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The Old Man and the Sea
SUBJECTS — Literature/U.S.;
SOCIAL-EMOTIONAL LEARNING — Friendship;
MORAL-ETHICAL EMPHASIS — Trustworthiness; Caring.
Age: 12+; No MPAA Rating; Drama; 1958; 86 minutes; Color.
In this movie, the story of Santiago, an old Cuban fisherman who has gone 84 days without catching a fish, is told in a voiceover that reads directly from Ernest Hemingway's classic novella. Manolin, the old man's young apprentice, is no longer allowed to fish with Santiago but tends to him with affection and respect. Each day the old man hauls his gear to his skiff and heads out alone to try a new day's luck. On day 85, the old man hooks a huge marlin and struggles for two days and nights to bring in the fish. Eventually, despite pain and exhaustion, the old man returns to the village with the marlin, which has been reduced to a skeleton by the relentless attack of sharks.
The film closely follows the written story retaining not only its language in the voiceover, but also its tone and structure. Spencer Tracy, in the leading role, captures Hemingway's characterization of an old man who refuses to give up in the face of apparent failure. The film shows the affection between the old man and Manolin, the young boy who tends to him.
The beneficial use of the film is to allow students who have already read the novella to see the work in a cinematic format. This allows them to compare words with cinema (picture-sound-motion) in terms of artistic and thematic effect. It also provides repetition and confirmation of lessons learned while analyzing the written work.
This Learning Guide provides tips on teaching the novella, The Old Man and the Sea, as well as ideas for using the film in class after the book has been read.
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Ernest Hemingway selected the screenwriter and kept overal artistic control of the movie version of The Old Man and the Sea.
Learning Guide Excerpt
To provide a sense of how Learning Guides can be used by teachers to assist in developing lesson plans, set out below is an example discussion question suggested by the Learning Guide to The Old Man and the Sea.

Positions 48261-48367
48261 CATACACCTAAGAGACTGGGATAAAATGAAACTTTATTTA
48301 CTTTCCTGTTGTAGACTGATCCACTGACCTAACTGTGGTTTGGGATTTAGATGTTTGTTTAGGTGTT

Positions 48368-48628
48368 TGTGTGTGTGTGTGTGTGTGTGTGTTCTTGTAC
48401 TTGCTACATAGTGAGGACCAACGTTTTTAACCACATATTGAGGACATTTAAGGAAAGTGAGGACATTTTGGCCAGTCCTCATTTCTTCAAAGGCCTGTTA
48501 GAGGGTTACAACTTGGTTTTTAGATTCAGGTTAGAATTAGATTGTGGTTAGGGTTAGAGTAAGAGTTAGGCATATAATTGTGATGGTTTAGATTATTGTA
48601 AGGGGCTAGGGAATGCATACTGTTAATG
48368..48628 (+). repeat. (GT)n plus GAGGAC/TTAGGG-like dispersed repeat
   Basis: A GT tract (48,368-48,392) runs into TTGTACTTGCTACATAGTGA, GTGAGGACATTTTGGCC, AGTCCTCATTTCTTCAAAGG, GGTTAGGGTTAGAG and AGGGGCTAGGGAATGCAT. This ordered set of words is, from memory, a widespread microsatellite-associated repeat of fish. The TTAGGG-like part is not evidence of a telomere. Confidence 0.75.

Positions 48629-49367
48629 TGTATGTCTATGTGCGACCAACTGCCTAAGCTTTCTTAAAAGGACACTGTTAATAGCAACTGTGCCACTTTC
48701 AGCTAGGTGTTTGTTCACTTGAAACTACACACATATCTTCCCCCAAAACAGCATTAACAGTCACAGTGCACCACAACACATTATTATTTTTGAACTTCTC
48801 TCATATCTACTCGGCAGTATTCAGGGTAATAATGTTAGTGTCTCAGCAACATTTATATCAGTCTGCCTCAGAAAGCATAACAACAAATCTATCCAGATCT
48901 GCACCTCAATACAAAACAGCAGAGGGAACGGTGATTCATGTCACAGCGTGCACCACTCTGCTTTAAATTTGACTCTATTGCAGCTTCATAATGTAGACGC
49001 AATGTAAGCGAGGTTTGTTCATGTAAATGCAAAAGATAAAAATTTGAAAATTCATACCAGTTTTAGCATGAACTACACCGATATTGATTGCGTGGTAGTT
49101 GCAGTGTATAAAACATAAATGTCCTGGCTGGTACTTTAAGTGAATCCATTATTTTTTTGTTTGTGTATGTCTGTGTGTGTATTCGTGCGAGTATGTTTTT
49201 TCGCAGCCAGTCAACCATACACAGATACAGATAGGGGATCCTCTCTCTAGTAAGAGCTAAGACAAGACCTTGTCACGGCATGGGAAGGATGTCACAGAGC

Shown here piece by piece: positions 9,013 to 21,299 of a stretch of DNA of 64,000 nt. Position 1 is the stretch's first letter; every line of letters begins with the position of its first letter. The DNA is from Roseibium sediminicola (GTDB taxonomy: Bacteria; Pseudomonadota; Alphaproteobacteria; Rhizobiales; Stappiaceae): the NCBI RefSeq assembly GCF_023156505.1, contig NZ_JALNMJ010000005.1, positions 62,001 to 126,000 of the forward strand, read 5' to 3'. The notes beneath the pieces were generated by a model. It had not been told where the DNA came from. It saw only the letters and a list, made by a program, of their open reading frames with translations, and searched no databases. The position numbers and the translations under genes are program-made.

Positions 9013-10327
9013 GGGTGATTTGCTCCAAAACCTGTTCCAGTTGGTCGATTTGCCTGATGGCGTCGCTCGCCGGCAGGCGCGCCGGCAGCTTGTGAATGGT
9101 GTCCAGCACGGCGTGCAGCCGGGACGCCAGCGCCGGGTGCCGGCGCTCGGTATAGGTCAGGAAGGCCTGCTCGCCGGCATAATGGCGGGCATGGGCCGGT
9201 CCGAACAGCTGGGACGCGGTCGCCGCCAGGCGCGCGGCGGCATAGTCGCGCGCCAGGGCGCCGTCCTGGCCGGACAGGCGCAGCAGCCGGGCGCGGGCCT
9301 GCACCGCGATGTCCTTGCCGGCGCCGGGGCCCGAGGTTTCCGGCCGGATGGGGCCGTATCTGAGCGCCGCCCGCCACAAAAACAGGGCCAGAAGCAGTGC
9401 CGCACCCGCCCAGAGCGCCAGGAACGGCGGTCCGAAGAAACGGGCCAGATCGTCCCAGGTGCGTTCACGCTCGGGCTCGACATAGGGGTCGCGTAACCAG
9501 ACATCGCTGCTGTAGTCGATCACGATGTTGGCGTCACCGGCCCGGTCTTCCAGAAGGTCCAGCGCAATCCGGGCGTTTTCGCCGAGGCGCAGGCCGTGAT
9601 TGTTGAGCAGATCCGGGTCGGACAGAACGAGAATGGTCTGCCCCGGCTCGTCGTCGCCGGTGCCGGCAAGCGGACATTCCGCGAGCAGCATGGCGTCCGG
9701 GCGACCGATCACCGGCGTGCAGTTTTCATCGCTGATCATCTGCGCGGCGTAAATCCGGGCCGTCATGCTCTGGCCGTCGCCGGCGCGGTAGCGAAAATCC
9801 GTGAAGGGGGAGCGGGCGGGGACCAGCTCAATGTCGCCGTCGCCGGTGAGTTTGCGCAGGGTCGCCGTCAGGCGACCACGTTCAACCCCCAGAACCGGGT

5. The story as framed by Hemingway deals only with men and what it means to be a man. Society has come a long way since 1952 when this book was published. Does The Old Man and the Sea have anything to say to girls or to women? Suggested Response: There are at least two important points to make in responding to this question but note that both of them are subject to challenge. One point is that although the story is about a man and his effort to retain his role as a man, it is also about all human beings. Life presents challenges to everyone, regardless of gender. Very often perseverance and resourcefulness will be required in traditional female roles as well as in traditional male roles. While success is not guaranteed in any endeavor in life, it is the willingness to meet the challenge and the way that the challenge is met that is the only thing that the individual can completely control and the only true measure of a life. The second point is that since the time the book was written, more women have moved into the workforce. Their professional concerns are similar to those of men. Thus, whether or not the story had meaning to women when it was written, it has a lot to say to women today.
The Learning Guide to the film version of The Old Man and the Sea contains sections on Benefits of the Movie, Possible Problems, Helpful Background, Discussion Questions, Links to the Internet, and Bridges to Reading. The Discussion Questions are divided into three categories: Subject Matter, Social-Emotional Learning, and Moral-Ethical Emphasis.
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